All my life, I have been convinced that those paintings of Biblical scenes around the altars of Catholic Churches were put there to teach me a lesson. I was always told that people were illiterate and the pictures are didactic, a hail-mary attempt by the Church to catechize the crowd.
This is incorrect.
Art is not, purely conceived, an intellectual pursuit in the way we think it is. Intelligence is, of course, a necessary condition for the truth of art to break through, but it is not analogous with truth. In other words, dogma is beautiful by virtue of that which shines out from inside, not for the specific, intellectual formulations themselves. A Catholic does not, for instance, adore the Scriptures qua book. We adore the Scriptures because they are an instance of Divine Revelation.
Although the pictures around the altar may be helpful with dispensing factual knowledge, they aren’t a teaching aid akin to a power-point presentation. Those images are true in a much more robust sense of the word. A work of art is true in a very different way than we are used to conceiving of truth, and is not at all related to a photographic representation or a moral truth.
A corollary of this statement is that we might not actually know what an image is.
I have all my life thought that an image is true if the story it tells is historical, the details accurate, and the representation realistic (or at the least, the representation of a non-objective emotion or concept rings true). This means that, all my life, I wasn’t actually seeing the image for what it truly is. It’s a forest-and-trees situation. What I saw was a clever presentation of the exterior of an object (or the subjective presentation of an affective disposition, but in this case the image isn’t so important because theory has overwhelmed it. That’s a whole ‘nother discussion). This is the point – if all we see in a work of art is the exterior reality, then we are not actually seeing the image. The soul is missing.
The concept of truth and image, for Romano Guardini and Josef Cardinal Ratzinger at least, are not limited to the didactic. They are metaphysical. What I am so overcome by in the work of Titian, for example, is that in and through his exquisite modeling of the human form he is painting the soul of his subject. It’s the soul that shapes the body. He isn’t limited to exterior appearances but, through his skill as a craftsman, seeks out interior disposition. He does this through talent, yes, but he also does so by seeking the truth and finding a metaphysical reality that imbues his images with beauty that goes well beyond representational realism. To paint reality is not to take a photograph, it is to see from the inside out.
We must now refer what has already been propounded to the liturgy. There is a danger that in the liturgical sphere as well aestheticism may spread; that the liturgy will first be the subject of general eulogy, then gradually its various treasures will be estimated at their aesthetic value, until finally the sacred beauty of the House of God comes to provide a delicate morsel for the connoisseur. Until, that is, the “house of prayer” becomes once more, in a different way, a “den of thieves.” But for the sake of Him who dwells there and for that of our own souls, this must not be tolerated.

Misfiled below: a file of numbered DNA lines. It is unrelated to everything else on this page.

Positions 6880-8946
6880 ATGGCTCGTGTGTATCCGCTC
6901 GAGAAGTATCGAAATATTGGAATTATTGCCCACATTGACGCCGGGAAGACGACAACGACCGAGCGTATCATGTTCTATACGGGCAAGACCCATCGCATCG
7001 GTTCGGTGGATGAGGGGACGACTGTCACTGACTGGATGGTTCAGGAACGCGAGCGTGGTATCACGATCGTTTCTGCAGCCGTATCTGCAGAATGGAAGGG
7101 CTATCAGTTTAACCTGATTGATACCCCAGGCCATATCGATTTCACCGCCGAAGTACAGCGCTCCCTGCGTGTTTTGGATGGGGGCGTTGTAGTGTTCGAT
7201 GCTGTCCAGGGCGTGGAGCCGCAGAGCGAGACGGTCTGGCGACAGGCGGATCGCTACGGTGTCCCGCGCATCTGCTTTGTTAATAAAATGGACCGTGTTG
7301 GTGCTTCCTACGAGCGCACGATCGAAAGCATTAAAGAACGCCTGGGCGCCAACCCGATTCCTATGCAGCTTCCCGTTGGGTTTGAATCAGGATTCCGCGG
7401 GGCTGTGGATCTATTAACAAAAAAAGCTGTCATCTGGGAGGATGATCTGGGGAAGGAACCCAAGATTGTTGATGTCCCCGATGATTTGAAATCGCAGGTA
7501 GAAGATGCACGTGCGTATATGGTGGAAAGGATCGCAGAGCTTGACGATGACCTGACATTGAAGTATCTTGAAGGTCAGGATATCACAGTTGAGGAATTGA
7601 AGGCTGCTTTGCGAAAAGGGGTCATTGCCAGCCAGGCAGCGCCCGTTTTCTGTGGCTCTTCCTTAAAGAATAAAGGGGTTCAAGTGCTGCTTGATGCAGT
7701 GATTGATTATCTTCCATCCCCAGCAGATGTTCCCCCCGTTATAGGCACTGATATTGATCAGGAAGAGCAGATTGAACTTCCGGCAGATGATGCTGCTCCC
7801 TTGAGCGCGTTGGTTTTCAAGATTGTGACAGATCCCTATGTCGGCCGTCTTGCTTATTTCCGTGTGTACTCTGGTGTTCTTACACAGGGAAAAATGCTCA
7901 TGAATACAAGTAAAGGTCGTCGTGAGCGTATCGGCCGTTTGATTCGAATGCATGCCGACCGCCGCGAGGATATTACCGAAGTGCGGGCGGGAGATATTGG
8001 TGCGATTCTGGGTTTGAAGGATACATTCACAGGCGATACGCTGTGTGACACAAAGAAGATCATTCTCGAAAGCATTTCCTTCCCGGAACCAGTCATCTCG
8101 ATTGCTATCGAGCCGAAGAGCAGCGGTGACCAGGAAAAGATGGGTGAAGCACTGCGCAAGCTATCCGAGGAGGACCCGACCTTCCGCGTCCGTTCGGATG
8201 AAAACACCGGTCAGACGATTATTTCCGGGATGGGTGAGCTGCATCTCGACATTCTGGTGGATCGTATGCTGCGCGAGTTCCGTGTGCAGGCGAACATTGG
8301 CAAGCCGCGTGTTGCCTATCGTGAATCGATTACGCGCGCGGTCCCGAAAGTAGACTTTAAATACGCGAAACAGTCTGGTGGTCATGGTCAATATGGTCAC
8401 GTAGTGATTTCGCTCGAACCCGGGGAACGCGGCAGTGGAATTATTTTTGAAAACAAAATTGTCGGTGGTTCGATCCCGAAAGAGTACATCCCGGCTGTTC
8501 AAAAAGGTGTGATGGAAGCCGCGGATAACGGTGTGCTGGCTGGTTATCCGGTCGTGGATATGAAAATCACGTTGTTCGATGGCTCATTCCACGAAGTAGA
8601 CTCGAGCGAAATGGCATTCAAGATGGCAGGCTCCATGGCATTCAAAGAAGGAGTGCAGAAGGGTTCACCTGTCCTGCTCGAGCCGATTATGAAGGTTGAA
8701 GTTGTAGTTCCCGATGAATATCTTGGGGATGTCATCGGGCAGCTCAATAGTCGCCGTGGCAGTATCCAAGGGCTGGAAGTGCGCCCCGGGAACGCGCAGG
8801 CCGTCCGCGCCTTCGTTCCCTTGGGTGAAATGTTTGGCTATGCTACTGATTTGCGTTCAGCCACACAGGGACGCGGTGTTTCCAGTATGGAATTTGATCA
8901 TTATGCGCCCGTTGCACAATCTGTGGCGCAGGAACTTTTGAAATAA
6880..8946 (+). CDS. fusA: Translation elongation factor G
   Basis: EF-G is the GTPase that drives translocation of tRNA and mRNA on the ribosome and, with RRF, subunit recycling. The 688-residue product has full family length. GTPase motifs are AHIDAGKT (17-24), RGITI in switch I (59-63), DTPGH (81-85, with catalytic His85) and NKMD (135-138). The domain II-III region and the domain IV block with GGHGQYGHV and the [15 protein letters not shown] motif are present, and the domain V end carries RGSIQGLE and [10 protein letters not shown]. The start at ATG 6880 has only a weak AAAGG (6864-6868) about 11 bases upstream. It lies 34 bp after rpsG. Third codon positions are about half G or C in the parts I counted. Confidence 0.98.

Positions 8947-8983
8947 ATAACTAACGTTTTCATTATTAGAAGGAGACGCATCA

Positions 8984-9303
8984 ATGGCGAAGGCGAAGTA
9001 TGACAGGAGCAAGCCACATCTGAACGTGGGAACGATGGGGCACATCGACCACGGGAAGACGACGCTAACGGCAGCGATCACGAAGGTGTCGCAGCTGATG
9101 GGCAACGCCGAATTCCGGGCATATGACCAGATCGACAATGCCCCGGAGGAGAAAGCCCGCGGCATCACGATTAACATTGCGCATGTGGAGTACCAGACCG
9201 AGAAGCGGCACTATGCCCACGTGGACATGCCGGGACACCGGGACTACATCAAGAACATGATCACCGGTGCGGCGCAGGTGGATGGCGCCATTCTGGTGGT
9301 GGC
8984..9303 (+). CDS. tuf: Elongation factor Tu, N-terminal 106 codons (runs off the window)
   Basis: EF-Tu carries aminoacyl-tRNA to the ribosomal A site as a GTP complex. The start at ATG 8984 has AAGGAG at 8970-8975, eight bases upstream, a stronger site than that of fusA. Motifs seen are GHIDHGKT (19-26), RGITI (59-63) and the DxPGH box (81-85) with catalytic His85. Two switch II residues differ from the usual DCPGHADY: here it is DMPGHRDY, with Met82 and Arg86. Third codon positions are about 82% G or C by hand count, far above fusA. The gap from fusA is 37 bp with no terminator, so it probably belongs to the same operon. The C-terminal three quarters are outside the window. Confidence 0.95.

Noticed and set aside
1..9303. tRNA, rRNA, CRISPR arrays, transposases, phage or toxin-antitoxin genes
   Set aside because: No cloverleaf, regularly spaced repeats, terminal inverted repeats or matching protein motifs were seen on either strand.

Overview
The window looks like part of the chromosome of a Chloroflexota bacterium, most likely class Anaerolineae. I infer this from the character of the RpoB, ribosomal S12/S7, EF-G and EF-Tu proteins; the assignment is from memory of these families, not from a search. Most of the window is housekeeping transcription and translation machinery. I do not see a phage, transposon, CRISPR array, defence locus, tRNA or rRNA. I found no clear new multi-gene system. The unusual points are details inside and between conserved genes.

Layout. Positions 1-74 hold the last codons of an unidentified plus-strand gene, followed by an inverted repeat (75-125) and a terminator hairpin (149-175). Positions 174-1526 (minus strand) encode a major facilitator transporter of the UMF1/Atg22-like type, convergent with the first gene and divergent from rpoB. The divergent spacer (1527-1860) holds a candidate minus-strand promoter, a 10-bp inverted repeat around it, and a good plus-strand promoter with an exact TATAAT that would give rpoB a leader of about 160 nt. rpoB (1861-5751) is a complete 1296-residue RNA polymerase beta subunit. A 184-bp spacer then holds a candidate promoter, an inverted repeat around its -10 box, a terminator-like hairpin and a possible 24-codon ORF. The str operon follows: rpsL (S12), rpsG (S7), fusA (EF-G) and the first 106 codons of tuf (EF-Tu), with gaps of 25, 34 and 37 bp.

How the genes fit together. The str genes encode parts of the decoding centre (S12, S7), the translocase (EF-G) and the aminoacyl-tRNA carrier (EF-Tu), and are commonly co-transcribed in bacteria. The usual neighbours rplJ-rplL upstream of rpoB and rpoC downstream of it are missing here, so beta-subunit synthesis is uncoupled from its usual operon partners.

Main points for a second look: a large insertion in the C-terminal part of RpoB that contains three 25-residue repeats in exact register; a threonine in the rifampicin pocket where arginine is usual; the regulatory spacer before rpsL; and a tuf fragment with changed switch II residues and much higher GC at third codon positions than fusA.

In other words, if we lose the ability to perceive the inner meaning, the very essence of each created thing, then the exterior beauty portrayed is not beautiful at all. It is a stolen kiss, a sentimental cultural parasite.
No, art does not bother about aims. Does anyone honestly believe that the artist would take upon himself the thousand anxieties and feverish perplexities incident to creation if he intended to do nothing with his work but to teach the spectator a lesson, which he could just as well express in a couple of facile phrases, or one or two historical examples, or a few well-taken photographs? The only answer to this can be an emphatic negative. Being an artist means wrestling with the expression of the hidden life of man, avowedly in order that it may be given existence; nothing more. It is the image of the Divine creation, of which it is said that it has made things “ut sint.”
Why do artists find themselves so deeply and spiritually connected with their creation? Why do some describe it as a process akin to giving birth?
A pure craftsman would never speak this way. To repair a washing machine is a simple task and doesn’t require sleepless, anguished nights in order to achieve the goal. A man who has painted the siding of a house doesn’t destroy it in a fit of rage because it is somehow unsatisfying. This is because a craftsman has aims that are, with enough elbow grease, achieved by applying a certain skill-set. An artist seeks far more. An artist is not creating a step-by-step instruction manual. An artist is not simply a newspaper reporter skilled in various media beyond typing an editorial.
We might refer to this, along with Guardini, as the primacy of logos over ethos. “In life as a whole, precedence does not belong to action, but to existence.” An artist speaks a true word about the nature of life. That true word touches deeply on questions of metaphysical significance, and as such it has a connection not simply to a single event or moral teaching but to the whole of life. So, artists and writers, ask not what lesson you have taught through your work. Ask yourself if you have worked truly.
Why are those images there surrounding the altar and lining the arcades of our churches? Because they reveal the true face of God.